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memory leak with a thrown exception

P: n/a
hello; does anybody know why i'd get a memory loss at this point?

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  1.  
  2. #include <iostream>
  3.  
  4.  
  5. int main(int argc, char *argv[]){
  6. try {
  7. throw 1;
  8. }
  9. catch(int) {
  10. cout<<"Catch\n";
  11. }
  12. return EXIT_SUCCESS;
  13. }
  14.  
  15.  
Nov 7 '06 #1
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P: n/a
* rupert:
hello; does anybody know why i'd get a memory loss at this point?
It happens to everybody. Just be honest about it.

Expand|Select|Wrap|Line Numbers
  1. #include <iostream>
  2. int main(int argc, char *argv[]){
  3.     try {
  4.        throw 1;
  5.     }
  6.     catch(int) {
  7.        cout<<"Catch\n";
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  1.  
  2. Should not compile, should be
  3.  
  4. std::cout << "Catch\n";
  5.  
  6. To ensure that that output appears it would also be a good idea to do
  7.  
  8. std::cout << std::flush;
  9.  
  10. Which you can combine with the above by doing
  11.  
  12. std::cout << "Catch" << std::endl;
  13.  
  14.  
  15.         
  16.                     }
  17.     return EXIT_SUCCESS;
  18.  
  19. This constant is not guaranteed to be available by including <iostream>.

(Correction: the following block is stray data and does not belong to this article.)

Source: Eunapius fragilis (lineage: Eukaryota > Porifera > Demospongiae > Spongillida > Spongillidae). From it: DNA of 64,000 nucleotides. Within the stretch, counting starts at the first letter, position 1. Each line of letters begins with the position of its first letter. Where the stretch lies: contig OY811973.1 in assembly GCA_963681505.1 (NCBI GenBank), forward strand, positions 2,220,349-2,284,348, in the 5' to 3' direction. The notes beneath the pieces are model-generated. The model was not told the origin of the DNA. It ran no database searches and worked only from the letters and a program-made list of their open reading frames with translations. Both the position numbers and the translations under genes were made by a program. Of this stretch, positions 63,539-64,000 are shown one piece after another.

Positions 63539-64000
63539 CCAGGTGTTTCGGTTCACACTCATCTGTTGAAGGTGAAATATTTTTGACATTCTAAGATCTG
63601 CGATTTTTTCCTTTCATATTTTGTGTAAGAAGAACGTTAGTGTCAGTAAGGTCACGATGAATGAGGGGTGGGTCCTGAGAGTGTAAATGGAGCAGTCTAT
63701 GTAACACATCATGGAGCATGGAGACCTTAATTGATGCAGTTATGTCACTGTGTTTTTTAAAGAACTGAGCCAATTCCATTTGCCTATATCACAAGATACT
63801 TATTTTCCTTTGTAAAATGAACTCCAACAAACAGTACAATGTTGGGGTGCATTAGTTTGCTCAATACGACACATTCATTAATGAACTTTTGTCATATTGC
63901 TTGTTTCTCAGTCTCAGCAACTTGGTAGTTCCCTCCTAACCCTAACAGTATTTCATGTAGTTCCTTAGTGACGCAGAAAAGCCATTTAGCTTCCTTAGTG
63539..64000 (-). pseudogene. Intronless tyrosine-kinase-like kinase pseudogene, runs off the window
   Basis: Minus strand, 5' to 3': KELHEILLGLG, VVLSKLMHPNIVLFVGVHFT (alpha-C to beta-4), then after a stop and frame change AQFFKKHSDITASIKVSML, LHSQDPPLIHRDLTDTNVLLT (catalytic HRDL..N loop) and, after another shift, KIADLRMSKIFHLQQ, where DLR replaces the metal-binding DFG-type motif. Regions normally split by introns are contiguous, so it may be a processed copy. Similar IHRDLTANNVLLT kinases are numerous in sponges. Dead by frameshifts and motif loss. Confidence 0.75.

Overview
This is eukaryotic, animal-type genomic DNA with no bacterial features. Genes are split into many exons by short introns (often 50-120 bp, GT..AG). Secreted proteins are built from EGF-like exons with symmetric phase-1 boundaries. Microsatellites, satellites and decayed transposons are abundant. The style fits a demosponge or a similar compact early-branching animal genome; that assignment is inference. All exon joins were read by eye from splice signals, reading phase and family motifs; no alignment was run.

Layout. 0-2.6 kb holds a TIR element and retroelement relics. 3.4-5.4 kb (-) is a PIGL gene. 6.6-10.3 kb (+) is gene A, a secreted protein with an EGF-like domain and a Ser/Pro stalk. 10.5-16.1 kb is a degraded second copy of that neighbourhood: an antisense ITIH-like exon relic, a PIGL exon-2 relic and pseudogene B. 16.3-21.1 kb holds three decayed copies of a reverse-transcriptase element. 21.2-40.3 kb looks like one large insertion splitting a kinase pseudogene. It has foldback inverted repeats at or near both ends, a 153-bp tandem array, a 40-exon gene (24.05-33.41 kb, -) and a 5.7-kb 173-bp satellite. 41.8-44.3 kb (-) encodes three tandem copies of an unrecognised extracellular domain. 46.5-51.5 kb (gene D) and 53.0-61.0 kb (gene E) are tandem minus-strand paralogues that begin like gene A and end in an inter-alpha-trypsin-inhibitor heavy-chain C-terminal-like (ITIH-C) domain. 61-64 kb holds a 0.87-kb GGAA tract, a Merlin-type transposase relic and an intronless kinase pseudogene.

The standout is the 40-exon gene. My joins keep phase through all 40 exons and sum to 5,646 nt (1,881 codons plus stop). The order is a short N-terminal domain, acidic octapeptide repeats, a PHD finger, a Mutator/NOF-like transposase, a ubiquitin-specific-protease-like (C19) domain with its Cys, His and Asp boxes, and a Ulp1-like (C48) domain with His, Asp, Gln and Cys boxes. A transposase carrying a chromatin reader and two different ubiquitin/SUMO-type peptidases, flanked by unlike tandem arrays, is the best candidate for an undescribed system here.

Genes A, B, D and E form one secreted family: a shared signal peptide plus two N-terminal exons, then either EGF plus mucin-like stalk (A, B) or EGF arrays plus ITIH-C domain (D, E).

20.  
  21.  
  22.         
  23.                 }
  24.  
  25.  

--
A: Because it messes up the order in which people normally read text.
Q: Why is it such a bad thing?
A: Top-posting.
Q: What is the most annoying thing on usenet and in e-mail?
Nov 7 '06 #2

P: n/a
Sorry correction;

Expand|Select|Wrap|Line Numbers
  1.  
  2. #include <map>
  3. #include <iostream>
  4.  
  5. using std::cout;
  6.  
  7. int main(int argc, char *argv[])
  8. {
  9. try
  10. {
  11. throw 1;
  12. }
  13. catch(int)
  14. {
  15. cout<<"Catch\n";
  16. //std::flush;
  17. }
  18. return 0;
  19. }
  20.  
  21.  
sorry try again. seems even with std::flush i still get a memory leak

Nov 7 '06 #3

P: n/a
* rupert:
Sorry correction;

Expand|Select|Wrap|Line Numbers
  1. #include <map>
  2. #include <iostream>
  3. using std::cout;
  4. int main(int argc, char *argv[])
  5. {
  6.     try
  7.     {
  8.        throw 1;
  9.     }
  10.     catch(int)
  11.     {
  12.       cout<<"Catch\n";
  13.      //std::flush;
  14.     }
  15.     return 0;
  16. }
  17.  

sorry try again. seems even with std::flush i still get a memory leak
It's unclear what you mean by "memory leak".

Do you mean that no output appears?

Try running the program from the command line (if you haven't).

--
A: Because it messes up the order in which people normally read text.
Q: Why is it such a bad thing?
A: Top-posting.
Q: What is the most annoying thing on usenet and in e-mail?
Nov 7 '06 #4

P: n/a
Oh the program compiles and runs. however bcheck ./myProg displays one
occurance of a memory leak. and can't figure out why; when there's no
initialization of any "new" things nor pointers to dynamically